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John Richards

John Richards

John Richards

Why the First Nations Education Act deserves broad parliamentary support Add to ...

John Richards teaches in the Simon Fraser University public policy program. He is also a fellow-in-residence at the C.D. Howe Institute, and the author of the institute report: Are We Making Progress? New Evidence on Aboriginal Education Outcomes in Provincial and Reserve Schools.

In 2011 Chuck Strahl, at the time Minister of Aboriginal Affairs, and Shawn Atleo, then as now head of the Assembly of First Nations, agreed to launch a major initiative to improve reserve schools.

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The reasons to do so are obvious. For decades, on-reserve high school completion has remained very low. According to the 2011 census, only 40 per cent of young adults, aged 20-24 and living on-reserve, had completed high school. Results off-reserve were not good, but provincial schools are now taking their responsibility to Aboriginal students more seriously. In 2011, 70 per cent of young First Nation adults living off-reserve had completed high school.

Three years after the initiative began, Bernard Valcourt, the present Minister, has tabled in Parliament The First Nations Control of First Nations Education Act (Bill C-33). Atleo has given it qualified support; many chiefs have denounced it as unwarranted federal intrusion on the First Nation treaty right to control K-12 education. If we take a maximal interpretation of treaties, the chiefs are correct. But they are ignoring the brute fact: on-reserve education results are unacceptable.

I acknowledge a minor conflict of interest. I have played a small role as consultant with Aboriginal Affairs on this file.

I invite readers to read Bill C-33. Here in summary is what it is all about.

The Act requires creation of a Council of Education Professionals, experts in First Nation education. On many matters where the Minister could previously make decisions without consultation, he must now seek the advice of the Council.

It includes sections similar to a provincial schools act. For example, it specifies positions required for all reserve schools and their respective responsibilities: a director of education responsible for day-to-day administration of all schools on a reserve; school principals; school inspectors.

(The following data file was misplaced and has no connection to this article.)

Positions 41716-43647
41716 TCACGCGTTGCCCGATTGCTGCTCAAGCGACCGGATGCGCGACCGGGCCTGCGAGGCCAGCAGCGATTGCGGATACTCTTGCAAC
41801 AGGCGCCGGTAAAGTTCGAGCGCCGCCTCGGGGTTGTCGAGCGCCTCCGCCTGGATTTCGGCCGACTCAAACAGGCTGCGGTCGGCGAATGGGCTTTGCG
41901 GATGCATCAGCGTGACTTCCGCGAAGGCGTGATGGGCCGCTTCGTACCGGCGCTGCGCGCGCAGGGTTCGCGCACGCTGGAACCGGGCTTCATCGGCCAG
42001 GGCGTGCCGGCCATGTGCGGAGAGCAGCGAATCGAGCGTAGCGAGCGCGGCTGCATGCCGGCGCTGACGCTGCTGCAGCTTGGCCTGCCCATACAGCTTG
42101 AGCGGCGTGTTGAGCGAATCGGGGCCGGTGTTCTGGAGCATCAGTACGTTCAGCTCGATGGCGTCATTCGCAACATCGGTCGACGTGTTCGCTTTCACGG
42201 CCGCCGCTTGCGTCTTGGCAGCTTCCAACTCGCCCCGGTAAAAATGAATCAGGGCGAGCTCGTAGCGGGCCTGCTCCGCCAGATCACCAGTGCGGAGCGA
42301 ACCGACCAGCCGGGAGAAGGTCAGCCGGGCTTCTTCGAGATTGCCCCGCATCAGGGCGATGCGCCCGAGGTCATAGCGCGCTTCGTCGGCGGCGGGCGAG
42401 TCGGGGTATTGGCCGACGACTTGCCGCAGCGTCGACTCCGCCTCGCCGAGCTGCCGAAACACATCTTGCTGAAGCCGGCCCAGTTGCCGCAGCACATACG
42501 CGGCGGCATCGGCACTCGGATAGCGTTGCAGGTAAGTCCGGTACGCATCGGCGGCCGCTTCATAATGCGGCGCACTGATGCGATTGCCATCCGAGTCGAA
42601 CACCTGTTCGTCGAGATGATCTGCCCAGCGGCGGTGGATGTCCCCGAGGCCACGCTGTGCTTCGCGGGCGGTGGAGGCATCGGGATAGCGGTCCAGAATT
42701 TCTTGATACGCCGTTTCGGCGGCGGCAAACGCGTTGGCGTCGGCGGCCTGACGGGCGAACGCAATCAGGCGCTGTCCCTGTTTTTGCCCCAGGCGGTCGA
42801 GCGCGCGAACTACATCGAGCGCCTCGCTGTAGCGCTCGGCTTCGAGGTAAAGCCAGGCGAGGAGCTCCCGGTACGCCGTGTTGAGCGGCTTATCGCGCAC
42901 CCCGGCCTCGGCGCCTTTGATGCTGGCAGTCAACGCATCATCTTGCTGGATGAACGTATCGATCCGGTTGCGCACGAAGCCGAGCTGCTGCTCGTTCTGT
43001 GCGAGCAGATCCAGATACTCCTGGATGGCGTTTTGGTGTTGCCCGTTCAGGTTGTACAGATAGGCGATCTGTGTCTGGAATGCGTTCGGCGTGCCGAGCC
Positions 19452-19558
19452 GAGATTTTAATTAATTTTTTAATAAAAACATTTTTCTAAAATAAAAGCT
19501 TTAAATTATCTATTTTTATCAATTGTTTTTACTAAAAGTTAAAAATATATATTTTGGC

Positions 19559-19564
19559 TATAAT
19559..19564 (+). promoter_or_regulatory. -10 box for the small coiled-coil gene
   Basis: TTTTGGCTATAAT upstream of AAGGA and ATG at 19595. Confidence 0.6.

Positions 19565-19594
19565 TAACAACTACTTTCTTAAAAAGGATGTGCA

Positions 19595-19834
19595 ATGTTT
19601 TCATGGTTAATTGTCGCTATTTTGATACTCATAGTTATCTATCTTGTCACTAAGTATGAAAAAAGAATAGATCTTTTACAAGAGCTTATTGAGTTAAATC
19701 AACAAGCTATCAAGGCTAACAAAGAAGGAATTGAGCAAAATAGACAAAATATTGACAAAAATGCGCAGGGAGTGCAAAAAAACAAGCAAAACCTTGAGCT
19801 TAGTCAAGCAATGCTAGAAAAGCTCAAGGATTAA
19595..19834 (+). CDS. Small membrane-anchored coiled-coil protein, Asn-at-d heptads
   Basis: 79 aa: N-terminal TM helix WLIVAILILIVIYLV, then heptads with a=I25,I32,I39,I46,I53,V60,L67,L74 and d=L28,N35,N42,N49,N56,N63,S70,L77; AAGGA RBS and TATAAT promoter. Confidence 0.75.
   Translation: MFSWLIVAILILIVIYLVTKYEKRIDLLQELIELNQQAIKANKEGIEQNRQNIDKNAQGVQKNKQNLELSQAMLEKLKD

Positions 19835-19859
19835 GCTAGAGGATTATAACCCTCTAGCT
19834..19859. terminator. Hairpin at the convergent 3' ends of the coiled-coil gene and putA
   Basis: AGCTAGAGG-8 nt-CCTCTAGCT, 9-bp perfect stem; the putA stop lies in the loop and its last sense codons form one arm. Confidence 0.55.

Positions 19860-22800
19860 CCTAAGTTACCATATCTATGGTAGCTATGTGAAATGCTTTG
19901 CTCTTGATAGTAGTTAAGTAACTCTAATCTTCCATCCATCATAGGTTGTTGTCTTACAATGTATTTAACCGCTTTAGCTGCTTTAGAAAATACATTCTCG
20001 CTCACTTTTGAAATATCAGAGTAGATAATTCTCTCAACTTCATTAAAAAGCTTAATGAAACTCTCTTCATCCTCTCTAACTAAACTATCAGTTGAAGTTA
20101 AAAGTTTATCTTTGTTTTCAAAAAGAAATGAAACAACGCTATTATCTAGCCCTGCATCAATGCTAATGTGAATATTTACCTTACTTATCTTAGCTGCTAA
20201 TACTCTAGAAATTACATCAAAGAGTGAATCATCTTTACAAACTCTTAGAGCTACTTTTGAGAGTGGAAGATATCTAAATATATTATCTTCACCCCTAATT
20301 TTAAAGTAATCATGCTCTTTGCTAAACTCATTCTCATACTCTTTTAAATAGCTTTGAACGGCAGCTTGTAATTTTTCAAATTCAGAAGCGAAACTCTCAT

First Nations councils must provide means whereby parents, elders and students have “the opportunity to provide advice on school success plans, school policies, extra curricular activities and education programs, including school policies or education programs relating to First Nations languages or cultures.”

It enables individual First Nations to delegate their authority over education to a First Nations Education Authority comprising several First Nations, and which may become the equivalent for First Nations schools of a school district in provincial school systems.

It establishes as a funding principle that Aboriginal Affairs must provide funding for “each First Nation school and to persons … attending such a school that are of a quality reasonably comparable to that of similar services generally offered in a similarly sized public school that is regulated under provincial legislation and is located in an analogous region [of the same province].” Funding must allow for study of a First Nations language and culture.

The reasons for low on-reserve high school completion are complex. The lack of professional organization of reserve schools is almost certainly one of them. Among provinces with large First Nation cohorts, Manitoba results are lowest. Only 30 per cent of young on-reserve adults have high school certfication. In British Columbia, by contrast, reserves have organized province-wide agencies that serve as quasi-school districts, and the provincial education ministry has aggressively pursued improvements in off-reserve Aboriginal education over the last two decades. In B.C., 60 per cent of on-reserve young adults have completed high school – a 30-point improvement relative to Manitoba.

Bill C-33 is not a silver bullet for closing the gap between First Nation and non-Aboriginal education outcomes, but it is a major reform in the right direction. The opposition parties have yet to state their positions. In my opinion, Bill C-33 deserves broad Parliamentary support.

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